Jaimchariyatam N, Dweik RA, Kaw R, Aboussouan LS. (2013) Polysomnographic determinants of nocturnal hypercapnia in patients with sleep apnea. J Clin Sleep Med. 15;9(3):209-15. PMID: 23493528; PMCID: PMC3578680
Identify polysomnographic and demographic factors associated with elevation of nocturnal end-tidal CO2 in patients with obstructive sleep apnea.
Forty-four adult patients with obstructive sleep apnea were selected such that the maximal nocturnal end-tidal CO2 was below 45 mm Hg in 15 studies, between 45 and 50 mm Hg in 14, and above 50 mm Hg in 15. Measurements included mean event (i.e., apneas or hypopneas) and mean inter-event duration, ratio of mean post- to mean pre-event amplitude, and percentage of total sleep time spent at an end-tidal CO2 < 45, 45-50, and > 50 mm Hg. An integrated nocturnal CO2 was calculated as the sum of the products of average end-tidal CO2 at each time interval by percent of total sleep time spent at the corresponding time interval.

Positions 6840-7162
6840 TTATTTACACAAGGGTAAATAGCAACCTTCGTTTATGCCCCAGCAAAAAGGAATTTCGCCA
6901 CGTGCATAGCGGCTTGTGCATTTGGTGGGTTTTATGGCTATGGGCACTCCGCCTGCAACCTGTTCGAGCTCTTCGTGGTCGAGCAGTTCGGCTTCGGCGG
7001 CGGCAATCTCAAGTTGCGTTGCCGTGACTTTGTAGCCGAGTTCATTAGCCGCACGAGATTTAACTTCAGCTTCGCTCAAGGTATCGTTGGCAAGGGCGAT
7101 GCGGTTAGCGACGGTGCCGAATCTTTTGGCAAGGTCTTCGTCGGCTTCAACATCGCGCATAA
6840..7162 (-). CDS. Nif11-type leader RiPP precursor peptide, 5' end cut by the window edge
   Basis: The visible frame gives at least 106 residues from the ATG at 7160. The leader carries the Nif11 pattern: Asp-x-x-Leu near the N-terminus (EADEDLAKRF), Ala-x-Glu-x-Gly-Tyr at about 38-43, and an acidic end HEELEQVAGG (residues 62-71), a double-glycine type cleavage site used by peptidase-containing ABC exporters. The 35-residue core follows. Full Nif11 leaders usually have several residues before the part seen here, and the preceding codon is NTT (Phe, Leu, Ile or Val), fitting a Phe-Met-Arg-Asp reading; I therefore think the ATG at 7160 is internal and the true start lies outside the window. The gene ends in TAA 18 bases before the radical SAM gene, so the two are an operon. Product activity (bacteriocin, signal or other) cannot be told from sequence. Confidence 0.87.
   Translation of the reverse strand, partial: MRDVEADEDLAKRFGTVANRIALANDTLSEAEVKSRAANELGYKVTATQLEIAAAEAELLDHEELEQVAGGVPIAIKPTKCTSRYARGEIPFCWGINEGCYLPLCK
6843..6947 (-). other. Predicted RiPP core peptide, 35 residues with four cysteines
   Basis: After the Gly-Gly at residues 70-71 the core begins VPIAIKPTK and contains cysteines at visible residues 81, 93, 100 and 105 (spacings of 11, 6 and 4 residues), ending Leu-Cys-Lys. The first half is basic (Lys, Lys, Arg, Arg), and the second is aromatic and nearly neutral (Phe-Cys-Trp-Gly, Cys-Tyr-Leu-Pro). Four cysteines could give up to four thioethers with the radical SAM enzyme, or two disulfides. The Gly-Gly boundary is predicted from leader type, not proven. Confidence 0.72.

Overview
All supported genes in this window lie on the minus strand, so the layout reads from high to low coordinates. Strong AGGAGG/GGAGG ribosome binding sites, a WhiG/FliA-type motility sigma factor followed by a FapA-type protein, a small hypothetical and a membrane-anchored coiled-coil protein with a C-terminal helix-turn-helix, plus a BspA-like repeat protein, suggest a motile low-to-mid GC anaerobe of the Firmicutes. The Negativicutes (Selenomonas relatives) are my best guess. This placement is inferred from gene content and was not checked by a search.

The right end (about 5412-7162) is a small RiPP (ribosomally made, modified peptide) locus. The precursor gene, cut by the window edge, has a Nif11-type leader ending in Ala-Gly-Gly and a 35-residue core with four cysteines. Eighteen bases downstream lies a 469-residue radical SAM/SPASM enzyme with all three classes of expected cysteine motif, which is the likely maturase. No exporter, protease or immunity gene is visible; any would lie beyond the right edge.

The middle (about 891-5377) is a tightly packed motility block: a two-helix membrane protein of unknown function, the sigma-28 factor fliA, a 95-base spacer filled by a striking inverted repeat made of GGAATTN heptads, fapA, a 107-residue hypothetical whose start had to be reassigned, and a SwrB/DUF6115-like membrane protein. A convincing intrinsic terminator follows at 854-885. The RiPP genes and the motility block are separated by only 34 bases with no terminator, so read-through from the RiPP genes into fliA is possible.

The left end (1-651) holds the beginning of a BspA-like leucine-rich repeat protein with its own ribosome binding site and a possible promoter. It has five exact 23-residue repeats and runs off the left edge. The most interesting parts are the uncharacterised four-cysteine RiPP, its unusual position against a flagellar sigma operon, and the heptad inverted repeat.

The integrated nocturnal CO2 was inversely correlated with mean post-apnea duration, with lesser contributions from mean apnea duration and age (R (2) = 0.56), but did not correlate with the apnea-hypopnea index, or the body mass index. Mean post-event to mean pre-event amplitude correlated with mean post-apnea duration (r = 0.88, p < 0.001). Mean apnea duration did not correlate with mean post-apnea duration.
Nocturnal capnometry reflects pathophysiologic features of sleep apnea, such as the balance of apnea and post-apnea duration, which are not captured by the apnea-hypopnea index. This study expands the indications of capnometry beyond apnea detection and quantification of hypoventilation syndromes.
Obstructive sleep apnea, body mass index, capnography, hypercapnia, obesity hypoventilation syndrome
Link to journal: http://www.aasmnet.org/jcsm/